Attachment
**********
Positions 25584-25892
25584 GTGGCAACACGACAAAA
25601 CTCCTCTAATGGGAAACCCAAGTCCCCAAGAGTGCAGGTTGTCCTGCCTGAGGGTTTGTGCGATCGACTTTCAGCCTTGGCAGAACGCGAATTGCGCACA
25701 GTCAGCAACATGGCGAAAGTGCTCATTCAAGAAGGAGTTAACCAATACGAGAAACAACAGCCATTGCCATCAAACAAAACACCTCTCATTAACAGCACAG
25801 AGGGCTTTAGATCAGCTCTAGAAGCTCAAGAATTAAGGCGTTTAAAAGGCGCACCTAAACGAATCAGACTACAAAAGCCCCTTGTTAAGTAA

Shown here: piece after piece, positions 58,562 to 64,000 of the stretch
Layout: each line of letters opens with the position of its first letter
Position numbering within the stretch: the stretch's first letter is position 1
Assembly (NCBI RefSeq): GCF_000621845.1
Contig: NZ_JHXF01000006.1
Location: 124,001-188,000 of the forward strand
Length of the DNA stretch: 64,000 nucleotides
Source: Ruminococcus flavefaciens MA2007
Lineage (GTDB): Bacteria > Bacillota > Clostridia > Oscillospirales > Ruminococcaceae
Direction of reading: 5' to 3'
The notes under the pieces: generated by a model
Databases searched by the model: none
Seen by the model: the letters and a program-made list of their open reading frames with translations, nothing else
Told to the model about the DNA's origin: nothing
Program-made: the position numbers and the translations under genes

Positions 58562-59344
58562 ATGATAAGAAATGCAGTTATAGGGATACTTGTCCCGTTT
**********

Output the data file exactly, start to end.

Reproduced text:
Positions 25584-25892
25584 GTGGCAACACGACAAAA
25601 CTCCTCTAATGGGAAACCCAAGTCCCCAAGAGTGCAGGTTGTCCTGCCTGAGGGTTTGTGCGATCGACTTTCAGCCTTGGCAGAACGCGAATTGCGCACA
25701 GTCAGCAACATGGCGAAAGTGCTCATTCAAGAAGGAGTTAACCAATACGAGAAACAACAGCCATTGCCATCAAACAAAACACCTCTCATTAACAGCACAG
25801 AGGGCTTTAGATCAGCTCTAGAAGCTCAAGAATTAAGGCGTTTAAAAGGCGCACCTAAACGAATCAGACTACAAAAGCCCCTTGTTAAGTAA

Shown here: piece after piece, positions 58,562 to 64,000 of the stretch
Layout: each line of letters opens with the position of its first letter
Position numbering within the stretch: the stretch's first letter is position 1
Assembly (NCBI RefSeq): GCF_000621845.1
Contig: NZ_JHXF01000006.1
Location: 124,001-188,000 of the forward strand
Length of the DNA stretch: 64,000 nucleotides
Source: Ruminococcus flavefaciens MA2007
Lineage (GTDB): Bacteria > Bacillota > Clostridia > Oscillospirales > Ruminococcaceae
Direction of reading: 5' to 3'
The notes under the pieces: generated by a model
Databases searched by the model: none
Seen by the model: the letters and a program-made list of their open reading frames with translations, nothing else
Told to the model about the DNA's origin: nothing
Program-made: the position numbers and the translations under genes

Positions 58562-59344
58562 ATGATAAGAAATGCAGTTATAGGGATACTTGTCCCGTTT